Founding Fathers drank 3x more than modern Americans

This should’ve been obvious.  I mean, look how they dressed!  Nobody sober would be caught dead in that!

Along with being a national embarrassment and a storage space for the dregs of society, the U.S. Government ironically also spends its time trying to enforce some form of morality on the public.  Anti-drug laws, temperance laws, not too long ago there were “blue laws” that made stores close on Sundays!  Alcohol, specifically, has often been the target of legislation.  This is nothing new, however.  Prohibition being the most famous form of limiting alcohol consumption, we can even go farther back in time!  America has long been obsessed with booze

In fact, one of the signers of the Declaration of Independence, Benjamin Rush, did a study on the affects of alcohol, as the Atlantic reports: In his loquaciously named pamphlet, An Inquiry Into the Effects of Ardent Spirits on the Human Mind and Body, first published in 1784, Rush describes the “usual” downward spiral of drink. What starts as water and wine quickly turns into punches and toddies and cordials, ending with a hopeless vortex of gin, brandy, and rum, “day and night.”* In the pits of intemperance, one can expect such vices as “Idleness, Gaming, peevishness, quarrelling, Fighting, Horse-Racing, Lying and Swearing, Stealing and Swindling, Perjury, Burglary, [and] Murder,” with punishments including “Black eyes and Bags,” “State prison for Life,” or, worst of all, “Gallows.”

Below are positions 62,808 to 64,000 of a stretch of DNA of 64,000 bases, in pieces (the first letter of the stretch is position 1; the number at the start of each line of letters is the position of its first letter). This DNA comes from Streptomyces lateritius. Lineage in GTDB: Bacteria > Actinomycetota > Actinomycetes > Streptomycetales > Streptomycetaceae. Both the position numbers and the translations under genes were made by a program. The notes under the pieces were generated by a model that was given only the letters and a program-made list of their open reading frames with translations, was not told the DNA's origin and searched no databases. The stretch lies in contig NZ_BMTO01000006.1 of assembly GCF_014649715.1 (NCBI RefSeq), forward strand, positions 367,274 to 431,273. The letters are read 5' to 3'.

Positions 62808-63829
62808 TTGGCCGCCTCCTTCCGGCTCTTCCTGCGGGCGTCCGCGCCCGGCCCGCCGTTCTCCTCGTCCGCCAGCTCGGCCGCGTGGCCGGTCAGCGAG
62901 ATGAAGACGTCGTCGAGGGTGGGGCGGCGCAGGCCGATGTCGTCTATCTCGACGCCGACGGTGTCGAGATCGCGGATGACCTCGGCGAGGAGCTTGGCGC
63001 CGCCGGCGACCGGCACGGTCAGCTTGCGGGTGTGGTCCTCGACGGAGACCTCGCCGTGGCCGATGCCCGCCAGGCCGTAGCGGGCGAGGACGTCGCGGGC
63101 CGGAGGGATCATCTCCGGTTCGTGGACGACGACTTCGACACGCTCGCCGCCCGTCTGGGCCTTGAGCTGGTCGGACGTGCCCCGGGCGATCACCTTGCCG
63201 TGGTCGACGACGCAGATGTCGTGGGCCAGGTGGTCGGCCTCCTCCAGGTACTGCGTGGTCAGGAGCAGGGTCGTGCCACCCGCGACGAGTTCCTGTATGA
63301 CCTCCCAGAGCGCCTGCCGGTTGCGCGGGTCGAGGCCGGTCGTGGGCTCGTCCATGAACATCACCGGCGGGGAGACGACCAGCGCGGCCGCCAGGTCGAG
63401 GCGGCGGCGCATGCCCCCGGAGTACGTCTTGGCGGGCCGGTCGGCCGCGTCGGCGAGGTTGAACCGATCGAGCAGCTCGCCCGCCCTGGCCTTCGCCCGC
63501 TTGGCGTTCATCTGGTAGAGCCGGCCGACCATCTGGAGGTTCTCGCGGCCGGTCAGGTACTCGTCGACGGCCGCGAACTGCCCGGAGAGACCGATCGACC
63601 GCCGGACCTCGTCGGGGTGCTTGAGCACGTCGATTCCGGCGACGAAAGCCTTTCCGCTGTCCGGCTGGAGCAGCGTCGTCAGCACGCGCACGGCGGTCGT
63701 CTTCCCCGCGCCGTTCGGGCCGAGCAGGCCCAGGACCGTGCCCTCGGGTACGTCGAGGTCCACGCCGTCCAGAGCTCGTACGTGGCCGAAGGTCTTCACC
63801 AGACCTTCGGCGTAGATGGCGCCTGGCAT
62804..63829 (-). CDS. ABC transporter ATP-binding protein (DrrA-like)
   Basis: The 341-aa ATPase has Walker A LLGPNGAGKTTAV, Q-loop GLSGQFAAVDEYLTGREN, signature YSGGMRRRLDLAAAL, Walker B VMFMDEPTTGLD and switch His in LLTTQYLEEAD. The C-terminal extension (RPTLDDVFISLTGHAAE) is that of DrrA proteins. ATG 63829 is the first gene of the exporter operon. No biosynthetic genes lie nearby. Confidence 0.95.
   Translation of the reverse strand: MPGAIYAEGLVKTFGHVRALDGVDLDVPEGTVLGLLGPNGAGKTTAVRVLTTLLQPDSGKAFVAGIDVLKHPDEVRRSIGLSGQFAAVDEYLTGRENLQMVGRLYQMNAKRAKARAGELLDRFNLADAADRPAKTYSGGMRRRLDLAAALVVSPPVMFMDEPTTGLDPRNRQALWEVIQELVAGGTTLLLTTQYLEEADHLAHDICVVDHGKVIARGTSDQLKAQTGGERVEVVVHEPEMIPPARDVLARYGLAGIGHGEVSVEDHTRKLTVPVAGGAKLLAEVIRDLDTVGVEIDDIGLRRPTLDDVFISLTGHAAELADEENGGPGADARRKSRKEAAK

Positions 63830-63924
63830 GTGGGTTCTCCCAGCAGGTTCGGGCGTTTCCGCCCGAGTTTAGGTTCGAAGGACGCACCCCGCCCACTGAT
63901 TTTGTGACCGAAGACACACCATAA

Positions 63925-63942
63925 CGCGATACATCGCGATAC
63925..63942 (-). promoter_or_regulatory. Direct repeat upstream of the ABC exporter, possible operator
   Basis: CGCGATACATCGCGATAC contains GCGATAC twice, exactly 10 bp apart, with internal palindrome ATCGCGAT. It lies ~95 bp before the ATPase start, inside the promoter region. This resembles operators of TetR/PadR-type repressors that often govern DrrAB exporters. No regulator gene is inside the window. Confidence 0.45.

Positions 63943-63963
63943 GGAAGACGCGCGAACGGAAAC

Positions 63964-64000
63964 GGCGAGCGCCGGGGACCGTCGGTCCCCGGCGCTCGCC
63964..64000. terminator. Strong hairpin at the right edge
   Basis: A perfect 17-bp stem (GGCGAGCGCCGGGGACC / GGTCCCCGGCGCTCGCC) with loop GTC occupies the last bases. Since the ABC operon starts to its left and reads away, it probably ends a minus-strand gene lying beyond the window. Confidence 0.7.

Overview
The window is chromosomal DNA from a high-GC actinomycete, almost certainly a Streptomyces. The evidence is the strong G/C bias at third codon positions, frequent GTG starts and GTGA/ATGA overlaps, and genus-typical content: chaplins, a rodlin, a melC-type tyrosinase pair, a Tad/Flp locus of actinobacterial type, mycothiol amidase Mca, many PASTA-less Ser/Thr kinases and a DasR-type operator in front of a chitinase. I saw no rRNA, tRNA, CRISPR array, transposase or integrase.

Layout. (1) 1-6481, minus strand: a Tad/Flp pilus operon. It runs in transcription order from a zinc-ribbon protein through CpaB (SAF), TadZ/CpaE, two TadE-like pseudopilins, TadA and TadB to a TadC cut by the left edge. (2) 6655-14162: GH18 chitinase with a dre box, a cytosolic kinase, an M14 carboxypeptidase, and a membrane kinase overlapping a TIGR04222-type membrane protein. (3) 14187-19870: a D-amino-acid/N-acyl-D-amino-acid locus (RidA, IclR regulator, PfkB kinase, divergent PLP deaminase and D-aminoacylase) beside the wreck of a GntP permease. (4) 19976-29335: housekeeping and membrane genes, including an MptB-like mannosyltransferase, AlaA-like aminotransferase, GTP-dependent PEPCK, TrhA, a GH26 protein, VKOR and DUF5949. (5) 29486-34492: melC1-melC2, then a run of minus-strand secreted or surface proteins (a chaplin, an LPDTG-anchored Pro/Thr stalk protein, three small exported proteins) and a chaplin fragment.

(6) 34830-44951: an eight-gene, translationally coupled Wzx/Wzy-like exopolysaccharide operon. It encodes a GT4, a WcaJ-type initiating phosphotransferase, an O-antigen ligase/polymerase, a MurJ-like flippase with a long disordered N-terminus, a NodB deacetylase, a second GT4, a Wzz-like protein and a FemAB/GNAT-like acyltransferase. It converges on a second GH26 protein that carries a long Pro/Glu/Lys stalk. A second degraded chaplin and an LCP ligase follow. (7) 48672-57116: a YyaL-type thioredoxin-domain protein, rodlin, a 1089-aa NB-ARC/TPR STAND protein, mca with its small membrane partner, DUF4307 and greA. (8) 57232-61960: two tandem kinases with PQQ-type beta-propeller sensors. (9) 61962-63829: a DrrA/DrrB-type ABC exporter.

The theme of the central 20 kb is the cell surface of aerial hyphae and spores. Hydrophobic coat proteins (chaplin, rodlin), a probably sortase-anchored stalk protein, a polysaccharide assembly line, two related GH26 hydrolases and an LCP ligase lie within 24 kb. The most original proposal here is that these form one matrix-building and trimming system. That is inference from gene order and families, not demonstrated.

There was even a “Morality Thermometer!”

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Rating the moral-ness of drinks and other things was seen as important back then.  In the 18th century the founding fathers believed that the nation would not survive if there wasn’t a moral public to upkeep it.  They needed a sober and moral population to defend liberty!

Of course, the people of early America also drank a lot more than we do today.  From morning till night, people would booze it up continuously.  This had something to do with a lack of clean water to stay hydrated with, and the fact that beer back then was a lot weaker than today’s, but it was still reaching ridiculously high amounts.  At it’s peak in 1830, Americans were drinking 7.1 gallons of pure alcohol per person per year.

So, in short, a good chunk of U.S. history was caused by a bunch of alcoholics.  Congress literally was a frat house!  (Explains why it’s so full of rich assholes, huh?)

http://www.theatlantic.com/health/archive/2015/06/benjamin-rush-booze-morality-democracy/396818/

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